Mirror's Edge PC Hands-On

How does Faith leap with a mouse and keyboard? We make the jump.

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After a brilliant E3 showing earlier this year, Mirror's Edge quickly became one of the most anticipated games of the fall season because of its innovative first-person free-running mechanics and its attractive new universe. When the final release hit the PlayStation 3 and Xbox 360, Mirror's Edge was well received, yet it was an overall disappointment because it did not live up to its tremendous potential. One thing was certain, however: DICE's first effort into virtual parkour will not be its last, because EA has already confirmed that a sequel is in the works and mention has been made of an entire trilogy. PC gamers hoping to experience Mirror's Edge for themselves can do so when it's released on January 13.

This city is clean, safe...and oppressed. It's time to fight back.
This city is clean, safe...and oppressed. It's time to fight back.

For those not familiar with Mirror's Edge, the game takes place in a sterile city of gleaming high-rises that its leaders want you to believe is a utopia. It's far from it. Free speech has been stifled to make way for a safe and comfortable city without dissidence or conflict, or even litter. Indeed, this is one of the cleanest video game cities you will ever visit. But wherever there is oppression, there is unrest. You play as Faith, a runner who specializes in delivering important messages between leaders of an underground movement. Traditional means of communication are being monitored by the government, and the only option left is to run.

We'll leave the rest of the story elements for you to discover on your own, and you could also go back and read our console review if you don't mind a few spoilers. From what we've played of Mirror's Edge on the PC, it's a faithful port of the console version with a few notable extras. Mouse and keyboard controls are very accurate, and turning with a mouse is a breeze. By default, up movements are executed with the space bar, down actions are performed by pressing the left shift button, and a quick turn is assigned to Q. For simple maneuvers, the mouse and keyboard work great. But the intricate button combinations needed to perform a wall-run, a quick turn, a wall-jump, and sliding under a fence feel more comfortable with a controller, and Mirror's Edge supports both the Xbox 360 controller and the Logitech Chillstream. When you've finished the story, you unlock a speed-run mode that lets you replay the campaign, challenging you to finish each level--with police on your tail--in the shortest time possible. The addictive time trials with online leaderboards will return, and you can download ghosts of top-ranked runners or your friends to compete against. Act fast and you can take on our world-record-holding ghost on the Edge map. In the interest of full disclosure, we should mention that the game has not been released, and we probably earned that record against a total of seven people, but it feels good, just the same.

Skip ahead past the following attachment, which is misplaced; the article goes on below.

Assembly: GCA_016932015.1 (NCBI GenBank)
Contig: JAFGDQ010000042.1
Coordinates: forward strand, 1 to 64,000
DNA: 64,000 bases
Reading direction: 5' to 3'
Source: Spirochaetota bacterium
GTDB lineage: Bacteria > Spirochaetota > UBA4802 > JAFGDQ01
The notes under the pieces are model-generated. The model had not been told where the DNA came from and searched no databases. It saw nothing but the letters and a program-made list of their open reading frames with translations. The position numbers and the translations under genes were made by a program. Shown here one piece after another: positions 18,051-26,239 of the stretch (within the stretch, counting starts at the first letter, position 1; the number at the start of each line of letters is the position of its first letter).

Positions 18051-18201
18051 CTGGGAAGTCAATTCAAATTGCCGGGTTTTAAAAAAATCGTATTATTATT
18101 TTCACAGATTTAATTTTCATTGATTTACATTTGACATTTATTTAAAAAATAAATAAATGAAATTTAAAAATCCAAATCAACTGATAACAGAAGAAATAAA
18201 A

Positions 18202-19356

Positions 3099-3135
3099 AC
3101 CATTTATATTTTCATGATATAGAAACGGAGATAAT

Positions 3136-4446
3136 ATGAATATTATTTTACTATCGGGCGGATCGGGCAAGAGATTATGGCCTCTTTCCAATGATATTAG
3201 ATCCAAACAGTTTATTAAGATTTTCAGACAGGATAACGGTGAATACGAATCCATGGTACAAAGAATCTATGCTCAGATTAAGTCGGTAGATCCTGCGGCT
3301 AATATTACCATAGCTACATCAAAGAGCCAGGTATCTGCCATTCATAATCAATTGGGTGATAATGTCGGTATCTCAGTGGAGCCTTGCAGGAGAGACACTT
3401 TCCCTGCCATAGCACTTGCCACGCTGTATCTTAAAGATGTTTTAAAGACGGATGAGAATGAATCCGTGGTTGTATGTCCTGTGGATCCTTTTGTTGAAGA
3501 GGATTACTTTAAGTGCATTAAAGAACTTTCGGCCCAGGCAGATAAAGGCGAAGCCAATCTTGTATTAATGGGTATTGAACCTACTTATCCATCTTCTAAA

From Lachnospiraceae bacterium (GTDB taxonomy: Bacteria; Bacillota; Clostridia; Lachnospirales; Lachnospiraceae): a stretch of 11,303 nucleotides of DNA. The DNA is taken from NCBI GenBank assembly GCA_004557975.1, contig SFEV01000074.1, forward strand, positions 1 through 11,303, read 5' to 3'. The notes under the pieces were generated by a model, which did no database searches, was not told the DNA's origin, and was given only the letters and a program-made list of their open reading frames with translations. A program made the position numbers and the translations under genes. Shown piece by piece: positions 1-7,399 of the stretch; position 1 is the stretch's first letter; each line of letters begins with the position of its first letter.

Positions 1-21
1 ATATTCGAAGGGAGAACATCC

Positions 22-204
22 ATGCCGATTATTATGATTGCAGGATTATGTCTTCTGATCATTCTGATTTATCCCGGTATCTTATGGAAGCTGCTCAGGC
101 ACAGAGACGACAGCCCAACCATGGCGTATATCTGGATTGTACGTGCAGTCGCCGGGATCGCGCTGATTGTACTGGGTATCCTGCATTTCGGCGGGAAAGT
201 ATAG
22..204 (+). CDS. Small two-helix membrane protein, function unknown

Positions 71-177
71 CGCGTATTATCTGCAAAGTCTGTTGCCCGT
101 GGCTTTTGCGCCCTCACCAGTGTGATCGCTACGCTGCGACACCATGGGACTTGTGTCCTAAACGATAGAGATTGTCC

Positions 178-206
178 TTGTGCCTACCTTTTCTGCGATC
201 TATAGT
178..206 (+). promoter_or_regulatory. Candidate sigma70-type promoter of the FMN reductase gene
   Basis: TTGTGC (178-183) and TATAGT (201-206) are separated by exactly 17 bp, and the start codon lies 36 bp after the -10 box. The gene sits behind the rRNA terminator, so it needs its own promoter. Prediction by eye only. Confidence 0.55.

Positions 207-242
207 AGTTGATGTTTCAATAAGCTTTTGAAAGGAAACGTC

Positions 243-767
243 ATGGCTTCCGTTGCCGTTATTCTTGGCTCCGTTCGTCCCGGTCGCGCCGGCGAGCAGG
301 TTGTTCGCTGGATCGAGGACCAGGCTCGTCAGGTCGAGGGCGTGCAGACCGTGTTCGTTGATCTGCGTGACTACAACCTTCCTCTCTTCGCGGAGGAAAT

Mirror's Edge remains a beautiful game, and graphics hounds will definitely prefer the PC version over the console versions. Even on low settings it was a beauty to behold. Little has changed in the environments, so they remain relatively empty and sterile compared to the grit and grime you'll find in a place like Grand Theft Auto's Liberty City. The PC version also implemented Nvidia's PhysX technology to add cloth effects, fog effects, and wind. The effects are subtle, and you may not notice a curtain billowing beautifully in the wind as a police helicopter rains down gunfire upon you, but the PhysX effects are certainly an improvement.

Take on top-ranked ghosts in the recently announced downloadable time trial maps.
Take on top-ranked ghosts in the recently announced downloadable time trial maps.

EA recently announced downloadable content for Mirror's Edge, and that too will come to the PC. It won't ship with the game, unfortunately, but the package of new time trial maps will be available for purchase for $10. Overall, the PC version appears to be the best of the bunch, with options to crank up resolution and textures to mind-blowing levels. Even on lower settings, the only settings our lowly machines can handle, the game is at least on par with the console versions. Check back for our full review when the game releases next month, and we'll let you know if the PC version of Mirror's Edge is worth the wait.

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